Joe Wikert’s Publishing 2020 Blog: Which Cover Do You Prefer?
At the link above, Joe Wikert of Wiley shows two alternatives of the cover of a book called Blogging Heroes, and asks his readers which they prefer. I didn’t like either. Well, the one with the man on it would have been OK if he’d had a better pair of knickers.
Do take a look. I think Joe needs some good advice if he wants the book to sell on the basis of its looks. He says it "features wisdom and wit from some of the world’s most successful bloggers, how they got to the top of the rankings and recommendations they have for the rest of us."
So I learn from Bryan Appleyard — see Thought Experiments : The Blog: Twitter — that he isn’t a fan of Twitter (or Twittr as might have been a trendier name for the mini-blogette). That doesn’t surprise me. Bryan points to an interview with Twitter’s founder, Evan Williams, at Technology Review, to which I subscribe but had missed this article.
"Launched in March 2006, Twitter lets people broadcast short messages from computers and phones to anyone in the world. The idea has generated a fair amount of buzz, but while some people love the idea of a constant stream of updates, others are appalled. "
I still find it hard to gain access to Twitter and hence have never really got into it. From the little experience I have had, I can see that it is a great resource for one’s online circle of friends, if one has such a thing and if they are all the Twitter type. But although in principle I might like knowing what they might be up to at any given nanosecond, I would not be interested in knowing what everyone in the world is doing at the same frequency. Even if my day wasn’t full with my job, I don’t have the time or patience for the permanent distraction from a longer-term task, maybe something that would take a whole five minutes.
But the flip side is that I bet Twitter is great for people who are isolated and who have time to kill — it probably prevents a lot of nervous breakdowns. Hence I would not call it a "vision of hell", as does a certain person. I am definitely not an "instant messaging" kind of person, particularly when I do manage to log on and I see a message from the Twittermakers saying "what are you doing to help with our climate crisis? Live Earth has great tips". In 140 words max, I presume.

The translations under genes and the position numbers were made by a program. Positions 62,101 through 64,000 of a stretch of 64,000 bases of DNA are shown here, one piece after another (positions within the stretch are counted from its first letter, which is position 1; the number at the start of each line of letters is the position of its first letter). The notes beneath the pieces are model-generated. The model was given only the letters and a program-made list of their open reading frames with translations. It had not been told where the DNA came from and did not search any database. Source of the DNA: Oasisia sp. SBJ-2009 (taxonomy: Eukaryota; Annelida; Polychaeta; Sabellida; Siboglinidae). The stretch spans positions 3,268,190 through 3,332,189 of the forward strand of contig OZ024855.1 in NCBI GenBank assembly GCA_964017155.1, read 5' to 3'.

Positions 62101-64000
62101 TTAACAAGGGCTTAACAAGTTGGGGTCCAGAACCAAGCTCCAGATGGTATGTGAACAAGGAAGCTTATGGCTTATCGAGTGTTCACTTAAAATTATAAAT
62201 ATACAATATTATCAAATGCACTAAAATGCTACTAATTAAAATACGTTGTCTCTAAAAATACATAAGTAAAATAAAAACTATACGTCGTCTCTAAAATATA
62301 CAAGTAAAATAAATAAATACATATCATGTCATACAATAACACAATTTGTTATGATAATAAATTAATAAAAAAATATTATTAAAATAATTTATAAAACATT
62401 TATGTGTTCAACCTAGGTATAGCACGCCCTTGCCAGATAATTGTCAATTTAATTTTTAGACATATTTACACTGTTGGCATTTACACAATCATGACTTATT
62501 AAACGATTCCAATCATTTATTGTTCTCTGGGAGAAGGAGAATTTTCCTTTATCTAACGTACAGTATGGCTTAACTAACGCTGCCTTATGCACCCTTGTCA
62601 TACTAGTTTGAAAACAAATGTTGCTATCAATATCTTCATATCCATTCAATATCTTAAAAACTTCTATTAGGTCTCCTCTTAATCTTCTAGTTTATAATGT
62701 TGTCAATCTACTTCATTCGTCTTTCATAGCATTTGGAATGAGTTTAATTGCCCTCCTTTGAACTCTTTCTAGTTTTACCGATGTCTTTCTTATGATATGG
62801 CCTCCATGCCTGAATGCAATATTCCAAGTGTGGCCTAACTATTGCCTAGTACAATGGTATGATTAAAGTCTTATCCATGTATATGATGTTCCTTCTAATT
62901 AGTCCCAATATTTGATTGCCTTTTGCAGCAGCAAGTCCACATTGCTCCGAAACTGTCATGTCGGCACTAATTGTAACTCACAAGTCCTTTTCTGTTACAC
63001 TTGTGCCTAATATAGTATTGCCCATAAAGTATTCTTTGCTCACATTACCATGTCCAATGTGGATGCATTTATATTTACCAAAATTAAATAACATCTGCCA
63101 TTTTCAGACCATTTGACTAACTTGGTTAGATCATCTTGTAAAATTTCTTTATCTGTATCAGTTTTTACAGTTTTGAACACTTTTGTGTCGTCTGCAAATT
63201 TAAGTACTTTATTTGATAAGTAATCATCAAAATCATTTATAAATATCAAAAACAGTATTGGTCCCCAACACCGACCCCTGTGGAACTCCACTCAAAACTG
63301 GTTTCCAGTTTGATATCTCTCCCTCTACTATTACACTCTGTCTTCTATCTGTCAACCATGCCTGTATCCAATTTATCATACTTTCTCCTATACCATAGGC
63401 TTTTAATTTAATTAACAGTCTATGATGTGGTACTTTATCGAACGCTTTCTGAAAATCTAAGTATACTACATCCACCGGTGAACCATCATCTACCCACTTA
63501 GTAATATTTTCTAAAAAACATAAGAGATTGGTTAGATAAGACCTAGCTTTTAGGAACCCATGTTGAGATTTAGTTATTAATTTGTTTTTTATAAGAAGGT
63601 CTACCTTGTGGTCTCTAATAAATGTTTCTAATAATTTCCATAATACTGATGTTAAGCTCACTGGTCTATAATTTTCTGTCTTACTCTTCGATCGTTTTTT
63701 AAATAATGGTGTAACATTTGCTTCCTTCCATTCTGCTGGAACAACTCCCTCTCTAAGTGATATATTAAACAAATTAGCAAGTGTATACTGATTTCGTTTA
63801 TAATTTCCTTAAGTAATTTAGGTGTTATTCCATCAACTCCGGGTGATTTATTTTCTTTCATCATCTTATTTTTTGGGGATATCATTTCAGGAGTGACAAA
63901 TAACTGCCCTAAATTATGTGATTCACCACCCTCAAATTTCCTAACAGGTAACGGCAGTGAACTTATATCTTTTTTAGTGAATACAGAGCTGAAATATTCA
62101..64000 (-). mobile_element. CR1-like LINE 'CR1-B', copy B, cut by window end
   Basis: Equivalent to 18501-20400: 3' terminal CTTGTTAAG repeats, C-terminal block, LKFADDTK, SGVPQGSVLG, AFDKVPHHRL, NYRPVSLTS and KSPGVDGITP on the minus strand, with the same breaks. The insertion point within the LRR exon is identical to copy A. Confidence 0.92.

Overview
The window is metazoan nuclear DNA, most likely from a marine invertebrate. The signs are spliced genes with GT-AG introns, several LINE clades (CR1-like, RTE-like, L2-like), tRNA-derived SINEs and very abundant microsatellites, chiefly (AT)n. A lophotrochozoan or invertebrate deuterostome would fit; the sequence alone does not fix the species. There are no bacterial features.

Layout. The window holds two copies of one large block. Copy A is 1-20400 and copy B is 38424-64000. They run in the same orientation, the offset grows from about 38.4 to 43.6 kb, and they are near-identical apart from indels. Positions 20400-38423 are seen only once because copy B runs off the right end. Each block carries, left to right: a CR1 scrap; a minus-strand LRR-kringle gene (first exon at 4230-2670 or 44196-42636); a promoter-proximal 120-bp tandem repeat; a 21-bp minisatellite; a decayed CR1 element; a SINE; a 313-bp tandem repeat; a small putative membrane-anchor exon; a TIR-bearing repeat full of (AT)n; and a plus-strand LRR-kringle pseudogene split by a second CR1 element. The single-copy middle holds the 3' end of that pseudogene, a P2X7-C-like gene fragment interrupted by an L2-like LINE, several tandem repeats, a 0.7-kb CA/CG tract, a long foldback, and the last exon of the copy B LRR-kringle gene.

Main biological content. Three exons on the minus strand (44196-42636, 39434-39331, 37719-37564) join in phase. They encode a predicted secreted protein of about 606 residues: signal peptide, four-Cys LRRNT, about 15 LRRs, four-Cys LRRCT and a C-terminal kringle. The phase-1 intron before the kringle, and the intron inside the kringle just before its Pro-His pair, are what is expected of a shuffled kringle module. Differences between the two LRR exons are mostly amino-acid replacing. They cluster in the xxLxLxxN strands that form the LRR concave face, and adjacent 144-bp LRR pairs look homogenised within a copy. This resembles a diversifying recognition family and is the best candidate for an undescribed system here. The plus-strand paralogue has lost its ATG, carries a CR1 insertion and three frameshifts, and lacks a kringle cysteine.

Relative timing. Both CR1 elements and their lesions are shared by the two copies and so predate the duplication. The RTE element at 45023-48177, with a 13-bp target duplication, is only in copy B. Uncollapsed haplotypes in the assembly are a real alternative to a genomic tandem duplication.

Via a publishing industry press service, I learn that Vanity Fair (not a magazine I read) made singer/activist Bono the guest editor for its July issue. The result: New writers with new perspectives came out of the woodwork, showing how publishers can reach beyond their usual bounds.
The issue is focused on the continent of Africa: its people, its youth, its music, and its small, successful attempts at economic development. Bono is praised by the industry press service not so much for the content (though they like that) but because he turned "beyond the usual suspects" for the reporting and writing, including former Viacom CEO Tom Freston (writing about a Mali music adventure), artist Damien Hurst (writing about a Congolese artist) and novelist Binyavanga Wainaina (writing about her Kenyan generation’s downs and ups), among numerous others.
"When an article about Bono guest-editing this issue appeared in The New York Times, an unprecedented torrent of story ideas — sometimes dozens in a single day — poured in from photographers, writers, and non-governmental organizations," wrote Vanity Fair Editor Graydon Carter in an editor’s note. "Most of them were substantive and interesting."
According to the press service, all publishers and editors can learn from this modest experiment, which need not be limited to the Vanity Fair or celebrity editor market. Every community has its own "Africa," an area little covered, and it has many local Bonos, people with wide name recognition and strong networks of relationships. The local "Africas " may be communities poorly covered, from barrios to the working poor to immigrant groups to local education issues of many kinds. Such experiments don’t mean relinquishing editorial authority; they mean reaching out to new contributors and in the process many new potential readers, in print and online. One of the distinctive attributes of the Vanity Fair special issue is an online resource bank and interactive map. Nature does a lot of this kind of thing, one example being Declan Butler’s award-winning Google Earth-avian flu mashup, the first of its kind.